The rise in global bond yields, fuelled by rising interest rates, has become one of the central themes affecting stock markets. This week’s Jackson Hole Symposium sets the stage for bond market action for the rest of 2022.
During a difficult period as the world grapples with the Russia-Ukraine war and the residual impact of two years of lockdown, rising interest rates have in many ways added to the difficulties faced by domestic economies and the global economy alike.
However, the drive behind the need for higher rates this year has been the surge in inflation we have seen across the board. The factors mentioned above have contributed to a stark rise in consumer prices around the globe, exacerbated by the record spike in energy prices we’ve seen this year.
Despite concerns over the impact on growth, many central banks within the G10 and elsewhere have been undergoing aggressive tightening programs in a bid to quell the spike in inflation.
Equities and bonds alike have suffered sharply over Q2 and into Q3 as bond yields continue to rise.
However, with bond yields now sitting off their yearly highs and most equities indices having made a decent recovery, traders are now questioning whether rates are likely to continue moving higher.
To establish a view on this, let’s first unpack what’s been driving these markets recently and how those factors look set to develop or shift over the rest of the year.
Issues Driving Yields & Stocks This Year
- Fed monetary tightening
- “Fed pivot”
Fed Rate Hike Expectations
The driving force behind the movement we’re seeing in bond yields and stock markets is the Fed and market expectations with regards to its tightening program. The Fed caught markets somewhat off-guard with how aggressively hawkish it turned following the March FOMC earlier this year. After the initial quarter-point hike, the Fed’s guidance became increasingly pointed towards faster and bigger action, leading to four months of larger hikes and more hawkish guidance.
This period saw the US Dollar advancing rapidly as the divergence between the Fed and many other central banks created demand for the USD. Similarly, stocks were seen falling as higher rates weighed on demand and investor sentiment.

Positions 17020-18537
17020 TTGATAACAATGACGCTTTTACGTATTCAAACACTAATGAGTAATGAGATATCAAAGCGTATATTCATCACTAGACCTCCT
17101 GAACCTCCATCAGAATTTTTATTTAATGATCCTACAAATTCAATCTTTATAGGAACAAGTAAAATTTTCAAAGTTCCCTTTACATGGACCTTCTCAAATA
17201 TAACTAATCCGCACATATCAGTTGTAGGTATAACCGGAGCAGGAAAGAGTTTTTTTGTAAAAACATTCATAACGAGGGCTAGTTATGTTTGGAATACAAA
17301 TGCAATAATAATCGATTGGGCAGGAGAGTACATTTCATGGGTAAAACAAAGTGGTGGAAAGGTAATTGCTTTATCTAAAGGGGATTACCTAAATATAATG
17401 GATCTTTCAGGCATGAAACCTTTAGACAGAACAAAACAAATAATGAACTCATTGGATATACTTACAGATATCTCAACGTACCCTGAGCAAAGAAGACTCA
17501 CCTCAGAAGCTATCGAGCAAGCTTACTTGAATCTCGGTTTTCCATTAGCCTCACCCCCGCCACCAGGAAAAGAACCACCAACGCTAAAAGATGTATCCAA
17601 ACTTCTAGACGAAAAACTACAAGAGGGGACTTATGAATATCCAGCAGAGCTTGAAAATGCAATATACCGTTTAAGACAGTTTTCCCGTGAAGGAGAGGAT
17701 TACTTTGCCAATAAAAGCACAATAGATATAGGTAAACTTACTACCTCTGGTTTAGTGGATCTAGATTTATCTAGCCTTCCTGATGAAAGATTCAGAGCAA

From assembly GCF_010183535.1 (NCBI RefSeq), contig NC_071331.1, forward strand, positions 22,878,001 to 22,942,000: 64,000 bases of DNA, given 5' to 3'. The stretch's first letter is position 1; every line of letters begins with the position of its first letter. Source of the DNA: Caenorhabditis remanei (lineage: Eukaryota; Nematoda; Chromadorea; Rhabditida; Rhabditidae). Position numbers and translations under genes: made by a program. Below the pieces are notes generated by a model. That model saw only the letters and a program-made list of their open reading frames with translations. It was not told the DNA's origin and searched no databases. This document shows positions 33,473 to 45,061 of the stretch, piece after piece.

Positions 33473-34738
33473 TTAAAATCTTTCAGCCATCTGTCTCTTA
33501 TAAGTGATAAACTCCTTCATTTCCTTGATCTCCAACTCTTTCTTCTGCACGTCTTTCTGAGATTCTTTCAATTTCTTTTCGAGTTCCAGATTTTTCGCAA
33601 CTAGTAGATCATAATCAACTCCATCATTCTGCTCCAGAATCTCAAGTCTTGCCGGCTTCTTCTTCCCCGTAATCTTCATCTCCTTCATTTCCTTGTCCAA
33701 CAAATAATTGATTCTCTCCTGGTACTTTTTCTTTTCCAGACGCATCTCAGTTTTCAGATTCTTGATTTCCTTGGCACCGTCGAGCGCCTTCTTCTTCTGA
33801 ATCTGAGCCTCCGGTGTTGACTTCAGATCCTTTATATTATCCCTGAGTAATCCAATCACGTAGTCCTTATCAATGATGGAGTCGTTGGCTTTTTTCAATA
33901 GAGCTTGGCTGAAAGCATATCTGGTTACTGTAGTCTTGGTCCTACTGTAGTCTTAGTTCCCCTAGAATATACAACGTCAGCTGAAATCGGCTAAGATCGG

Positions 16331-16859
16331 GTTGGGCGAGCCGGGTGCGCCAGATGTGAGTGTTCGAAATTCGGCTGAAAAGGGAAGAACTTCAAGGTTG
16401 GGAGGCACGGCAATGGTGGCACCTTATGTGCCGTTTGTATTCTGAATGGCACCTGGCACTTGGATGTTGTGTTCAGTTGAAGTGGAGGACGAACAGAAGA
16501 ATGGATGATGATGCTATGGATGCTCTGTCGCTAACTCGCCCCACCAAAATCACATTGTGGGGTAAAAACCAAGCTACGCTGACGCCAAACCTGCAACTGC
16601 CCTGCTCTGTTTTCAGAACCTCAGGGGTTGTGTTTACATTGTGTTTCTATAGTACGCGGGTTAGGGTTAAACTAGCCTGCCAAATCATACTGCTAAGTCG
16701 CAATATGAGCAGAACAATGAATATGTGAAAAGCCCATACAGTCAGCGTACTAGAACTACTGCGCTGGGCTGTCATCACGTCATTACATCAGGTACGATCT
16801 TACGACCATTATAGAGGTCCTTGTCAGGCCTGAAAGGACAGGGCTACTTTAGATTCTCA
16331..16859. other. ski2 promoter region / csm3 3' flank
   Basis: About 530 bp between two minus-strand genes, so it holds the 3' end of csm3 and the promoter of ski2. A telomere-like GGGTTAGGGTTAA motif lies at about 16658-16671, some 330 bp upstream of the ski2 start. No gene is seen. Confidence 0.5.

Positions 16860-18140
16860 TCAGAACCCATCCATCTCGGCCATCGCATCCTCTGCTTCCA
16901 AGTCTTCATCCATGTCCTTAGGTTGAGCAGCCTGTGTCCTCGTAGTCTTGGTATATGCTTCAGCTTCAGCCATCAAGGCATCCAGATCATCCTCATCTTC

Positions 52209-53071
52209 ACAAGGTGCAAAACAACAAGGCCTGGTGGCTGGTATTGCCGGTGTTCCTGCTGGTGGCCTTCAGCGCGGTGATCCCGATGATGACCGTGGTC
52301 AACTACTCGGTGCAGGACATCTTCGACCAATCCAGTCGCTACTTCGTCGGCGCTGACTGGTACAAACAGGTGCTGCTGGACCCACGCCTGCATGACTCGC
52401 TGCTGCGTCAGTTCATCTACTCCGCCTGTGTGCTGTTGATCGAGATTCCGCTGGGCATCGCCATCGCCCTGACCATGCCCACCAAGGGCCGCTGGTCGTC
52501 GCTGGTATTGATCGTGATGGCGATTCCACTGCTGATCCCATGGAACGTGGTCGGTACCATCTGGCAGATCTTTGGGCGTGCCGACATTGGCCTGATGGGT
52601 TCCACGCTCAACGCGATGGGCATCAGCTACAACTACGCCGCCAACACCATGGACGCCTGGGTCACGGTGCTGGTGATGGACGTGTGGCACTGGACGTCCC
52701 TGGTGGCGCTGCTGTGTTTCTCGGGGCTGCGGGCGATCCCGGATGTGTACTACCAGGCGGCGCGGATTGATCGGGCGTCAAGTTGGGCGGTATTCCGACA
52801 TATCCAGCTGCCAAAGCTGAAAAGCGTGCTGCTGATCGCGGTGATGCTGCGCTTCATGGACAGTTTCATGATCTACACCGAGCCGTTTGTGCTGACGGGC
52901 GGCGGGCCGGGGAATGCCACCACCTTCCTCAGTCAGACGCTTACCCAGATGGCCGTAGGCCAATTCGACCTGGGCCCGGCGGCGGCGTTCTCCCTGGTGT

More recently, we saw an interesting dynamic develop. Despite the Fed pushing ahead with rate hikes and maintaining a hawkish outlook in its guidance, there was a growing discussion around a potential Fed pivot.
The crux of this argument was that, with inflation expected to moderate into year-end and growth likely to suffer as a result of higher rates, the Fed would be forced to slow the pace of its tightening, likely ahead of schedule. This view caused a shift in market movement with share prices seen recovering ground over July and early August as bond yields fell back.
A Return to Fed Tightening Expectations
More recently markets returned to the themes which dominated Q2. The July FOMC minutes saw the Fed focusing itself on the task of defeating inflation. While the Fed was clear on the downside risks, it noted the need to keep tightening until inflation is brought back to target.
Some tried to argue that the minutes were outdated given the negative Q2 GDP print and softer July CPI reading we’d seen since that meeting. However, a raft of comments from a handful of Fed members last week voicing their support for continued tightening and sticking with higher rate increases has seen the idea of a Fed-pivot losing traction, sending stocks falling again as bond yields rise.
Outlook For Rest of Year
Upside Risks for Bond Yields
Looking across the remainder of the year, the outlook for bond yields and equities is very clearly linked to one thing: inflation. If inflation remains elevated, the Fed has outlined its plans to keep pushing ahead with rate hikes, despite the impact on growth. In this scenario, stocks likely continue falling and bond yields continue to rise.
Downside Risks for Bond Yields
On the other hand, if inflation starts coming off, this will turn focus back to the idea of a Fed-pivot, allowing stocks to rise as bond yields come off. With the July CPI having already moderated, a further weak print for August will add weight to the view that a top is already in for consumer prices, meaning that from October the Fed might have some room to dial back its tightening.
Jackson Hole on Watch
Given the split view in the market currently regarding the inflation outlook and the Fed rates outlook, the Jackson Hole Symposium presents an important opportunity to gain a clear insight into how the Fed sees the next few months playing out.
On the back of a severely wrong call last year (inflation spike to be transitory), there is a lot of pressure on Powell to get this assessment right. As such, we can expect plenty of market volatility on the back of Powell’s comments.
In light of the latest minutes and what we’ve heard recently, the base case scenario is for Powell to again reaffirm the bank’s commitment to battling inflation while acknowledging downside risks in the economy.
S&P 500 (candles) & US10 Year Yield (blue line)
Source: FlowBank / TradingView
The chart above shows the S&P 500 on the weekly timeframe with the US 10-year yield plotted as an overlay. You can see that from the start of the year, stocks have been trailing off and bond yields have been rising. Currently, the S&P is testing the bearish trend line from YTD highs, while bond yields look ready to break out higher once again. If the trend line holds in the S&P, supported by a break out in yields, the outlook remains bearish in the coming months.